Investor's Corner

The Model X Crossover, Where Art Thou?

The Model X at Tesla Motors gallery back in the fall of 2013.

The Model X at Tesla Motors gallery back in the fall of 2013.

2015 is sneaking up on the automotive world and the Model X crossover vehicle deliveries are targeted for the 2nd quarter in 2015 for Tesla Motors—starts April 1, 2015—but vehicle validation prototypes have been noticeably absent from California roads this fall.

With Elon Musk’s legion of fans and electric car enthusiasts on social media, a delay released being floated by industry analysts and journalists may be a reality.

A recent Transport Evolved videocast with Nikki Gordon-Bloomfield, featuring John Voelcker, industry journalist at Green Car Reports and Chelsea Sexton, California EV evangelist, and the discussion turned to “where’s Waldo and the Model X crossover” vehicle.

Voelcker says,”I think it will be delayed. The fact we haven’t seen the nearest hint of a production ready Model X for a car, theoretically, that’s going into production in six months or less would seem to indicate that they are taking its time to develop it.”

Voelcker adds, “I rather suspect range issues (with the Model X crossover). That car is bigger, heavier and has a much greater cross-sectional area than the Model S. It also has all-wheel drive and I think they have to get range somewhere between 208 and 265 miles and that my be proving to somewhat of a challenge…I don’t know.”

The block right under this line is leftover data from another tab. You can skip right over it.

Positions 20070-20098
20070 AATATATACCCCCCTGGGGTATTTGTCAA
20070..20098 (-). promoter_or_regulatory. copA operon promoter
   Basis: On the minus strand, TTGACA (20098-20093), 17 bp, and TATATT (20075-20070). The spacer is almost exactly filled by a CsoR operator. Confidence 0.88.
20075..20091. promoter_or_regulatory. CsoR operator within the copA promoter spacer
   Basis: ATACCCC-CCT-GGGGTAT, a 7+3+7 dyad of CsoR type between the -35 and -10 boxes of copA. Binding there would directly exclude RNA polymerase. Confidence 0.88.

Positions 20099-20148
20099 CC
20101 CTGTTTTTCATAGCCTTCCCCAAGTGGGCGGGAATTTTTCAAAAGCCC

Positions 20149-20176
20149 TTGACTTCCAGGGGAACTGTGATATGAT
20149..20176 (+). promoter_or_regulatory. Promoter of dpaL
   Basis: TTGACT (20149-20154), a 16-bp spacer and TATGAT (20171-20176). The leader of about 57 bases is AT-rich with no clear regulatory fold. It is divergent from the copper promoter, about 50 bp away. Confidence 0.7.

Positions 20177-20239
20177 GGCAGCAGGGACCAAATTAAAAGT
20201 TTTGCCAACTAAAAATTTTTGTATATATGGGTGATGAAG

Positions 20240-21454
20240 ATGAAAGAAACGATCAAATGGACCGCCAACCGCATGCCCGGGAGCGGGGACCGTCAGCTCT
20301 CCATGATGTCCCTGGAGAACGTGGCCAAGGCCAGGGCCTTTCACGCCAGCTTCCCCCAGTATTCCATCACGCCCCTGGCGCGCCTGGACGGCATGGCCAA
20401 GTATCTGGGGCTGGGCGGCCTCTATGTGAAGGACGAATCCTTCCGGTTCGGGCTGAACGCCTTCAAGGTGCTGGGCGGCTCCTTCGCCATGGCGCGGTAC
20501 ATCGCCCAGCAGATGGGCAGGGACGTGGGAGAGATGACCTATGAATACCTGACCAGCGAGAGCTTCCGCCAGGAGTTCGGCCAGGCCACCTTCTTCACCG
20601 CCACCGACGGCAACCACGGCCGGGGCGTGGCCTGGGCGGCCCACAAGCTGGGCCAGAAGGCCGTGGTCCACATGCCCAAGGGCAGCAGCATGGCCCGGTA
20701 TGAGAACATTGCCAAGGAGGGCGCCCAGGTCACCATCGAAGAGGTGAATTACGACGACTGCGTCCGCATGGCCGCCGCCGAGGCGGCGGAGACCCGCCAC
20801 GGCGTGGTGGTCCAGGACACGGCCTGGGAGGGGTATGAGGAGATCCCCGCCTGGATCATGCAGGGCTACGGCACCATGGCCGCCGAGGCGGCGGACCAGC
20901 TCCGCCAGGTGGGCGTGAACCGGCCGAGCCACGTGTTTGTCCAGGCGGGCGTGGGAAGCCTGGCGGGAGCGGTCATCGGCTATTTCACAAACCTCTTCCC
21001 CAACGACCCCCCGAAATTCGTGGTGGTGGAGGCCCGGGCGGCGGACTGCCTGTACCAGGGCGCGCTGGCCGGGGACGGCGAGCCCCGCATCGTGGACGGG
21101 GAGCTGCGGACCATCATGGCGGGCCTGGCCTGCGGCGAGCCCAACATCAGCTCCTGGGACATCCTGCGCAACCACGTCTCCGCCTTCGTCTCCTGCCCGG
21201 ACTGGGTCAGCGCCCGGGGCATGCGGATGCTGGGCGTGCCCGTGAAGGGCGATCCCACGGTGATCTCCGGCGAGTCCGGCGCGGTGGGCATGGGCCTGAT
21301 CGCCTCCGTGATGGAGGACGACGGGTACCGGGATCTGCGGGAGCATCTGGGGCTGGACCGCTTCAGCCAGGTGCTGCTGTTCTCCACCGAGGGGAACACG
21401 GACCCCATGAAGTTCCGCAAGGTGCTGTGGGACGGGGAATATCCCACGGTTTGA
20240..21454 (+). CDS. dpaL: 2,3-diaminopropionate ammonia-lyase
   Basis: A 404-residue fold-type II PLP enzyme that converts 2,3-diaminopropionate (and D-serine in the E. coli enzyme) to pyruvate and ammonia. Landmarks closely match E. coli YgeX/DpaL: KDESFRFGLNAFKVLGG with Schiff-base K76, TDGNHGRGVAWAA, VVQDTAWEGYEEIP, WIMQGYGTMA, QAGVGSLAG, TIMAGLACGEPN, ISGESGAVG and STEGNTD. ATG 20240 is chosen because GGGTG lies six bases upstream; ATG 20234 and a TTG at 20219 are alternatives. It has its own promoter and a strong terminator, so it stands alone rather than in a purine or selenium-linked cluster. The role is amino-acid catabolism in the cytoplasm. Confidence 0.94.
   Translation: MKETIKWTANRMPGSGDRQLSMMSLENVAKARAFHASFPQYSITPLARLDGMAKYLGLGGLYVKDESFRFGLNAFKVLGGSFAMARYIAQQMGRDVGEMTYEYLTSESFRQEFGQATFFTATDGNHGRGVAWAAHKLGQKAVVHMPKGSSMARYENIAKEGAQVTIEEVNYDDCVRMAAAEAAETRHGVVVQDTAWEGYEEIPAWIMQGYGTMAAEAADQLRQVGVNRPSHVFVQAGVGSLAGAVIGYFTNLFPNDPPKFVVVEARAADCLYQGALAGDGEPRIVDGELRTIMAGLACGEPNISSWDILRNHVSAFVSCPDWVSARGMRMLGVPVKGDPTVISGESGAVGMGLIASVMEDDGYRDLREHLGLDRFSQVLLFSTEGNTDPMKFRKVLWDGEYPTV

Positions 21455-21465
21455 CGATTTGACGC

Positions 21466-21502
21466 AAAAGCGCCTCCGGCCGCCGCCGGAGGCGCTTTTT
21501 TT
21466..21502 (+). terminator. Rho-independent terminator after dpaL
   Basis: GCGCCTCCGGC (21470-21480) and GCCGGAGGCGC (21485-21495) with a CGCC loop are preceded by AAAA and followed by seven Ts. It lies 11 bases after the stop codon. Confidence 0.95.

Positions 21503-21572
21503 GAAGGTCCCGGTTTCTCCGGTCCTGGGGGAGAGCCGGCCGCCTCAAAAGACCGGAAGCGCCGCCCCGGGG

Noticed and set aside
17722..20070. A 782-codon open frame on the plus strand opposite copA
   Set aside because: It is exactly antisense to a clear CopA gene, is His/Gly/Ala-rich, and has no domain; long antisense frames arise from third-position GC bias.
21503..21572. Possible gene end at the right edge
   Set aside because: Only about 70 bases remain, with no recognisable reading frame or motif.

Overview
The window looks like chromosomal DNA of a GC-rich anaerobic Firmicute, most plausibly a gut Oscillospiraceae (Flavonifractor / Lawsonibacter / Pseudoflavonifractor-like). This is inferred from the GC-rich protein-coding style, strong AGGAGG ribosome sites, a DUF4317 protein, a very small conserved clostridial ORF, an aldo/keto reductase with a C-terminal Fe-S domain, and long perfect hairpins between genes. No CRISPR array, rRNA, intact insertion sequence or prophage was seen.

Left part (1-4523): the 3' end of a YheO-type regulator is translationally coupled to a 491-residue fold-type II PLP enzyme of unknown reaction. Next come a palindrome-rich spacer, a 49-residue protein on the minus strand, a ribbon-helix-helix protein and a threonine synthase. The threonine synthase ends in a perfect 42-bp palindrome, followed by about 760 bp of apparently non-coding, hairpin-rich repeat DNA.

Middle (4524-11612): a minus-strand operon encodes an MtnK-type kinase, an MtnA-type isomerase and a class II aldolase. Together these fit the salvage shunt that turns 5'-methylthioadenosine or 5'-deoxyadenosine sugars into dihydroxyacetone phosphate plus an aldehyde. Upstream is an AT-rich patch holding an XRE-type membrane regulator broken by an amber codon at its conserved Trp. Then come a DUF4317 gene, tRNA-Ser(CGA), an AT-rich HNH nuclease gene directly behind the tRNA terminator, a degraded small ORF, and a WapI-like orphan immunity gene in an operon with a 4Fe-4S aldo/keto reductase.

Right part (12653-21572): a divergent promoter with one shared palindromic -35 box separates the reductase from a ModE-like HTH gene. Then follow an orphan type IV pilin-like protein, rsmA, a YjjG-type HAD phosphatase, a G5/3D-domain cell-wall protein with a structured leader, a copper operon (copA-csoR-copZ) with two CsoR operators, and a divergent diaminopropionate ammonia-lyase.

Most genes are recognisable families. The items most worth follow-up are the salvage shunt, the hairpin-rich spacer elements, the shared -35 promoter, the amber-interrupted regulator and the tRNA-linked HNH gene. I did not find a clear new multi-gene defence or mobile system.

In a previous conference call this year, Musk emphasized the steep production rollout needed for the Model X, due to a large number of reservation holders at this point. The company can’t afford a slow rollout of production vehicles as they did in 2012 with Model S sedan.

The wildcard here is that maybe Tesla Motors has been testing the Model X crossover vehicle in a more covert way. It’s possible, but the Model X  needs exposure and I’m sure that’s part of the social marketing plan when its ready for testing.

Looking back on the big “D” event in Los Angeles, this may have been a marketing puzzle piece to divert attention away from the all-wheel drive Model X—same drivetrain in the new Model S 85D. Obviously, as I have pointed out in other posts, the Model S 85D is a very strategic product innovation for the luxury class segment and great positioning for the company.

However, it begs the question if they took the all-wheel drive technology from the Model X and moved all its resources to the all-wheel drive Model S, are they behind on the Model X? The answer might be yes or, as Voelcker points out, it could be range issues and their battery team is working long hours .

We should get the answer on Wednesday during Tesla earnings conference call and this will probably push the stock considerably lower (full disclosure: I’m a Tesla stock owner). The stage seems set for short-sell run on the stock for the near term.

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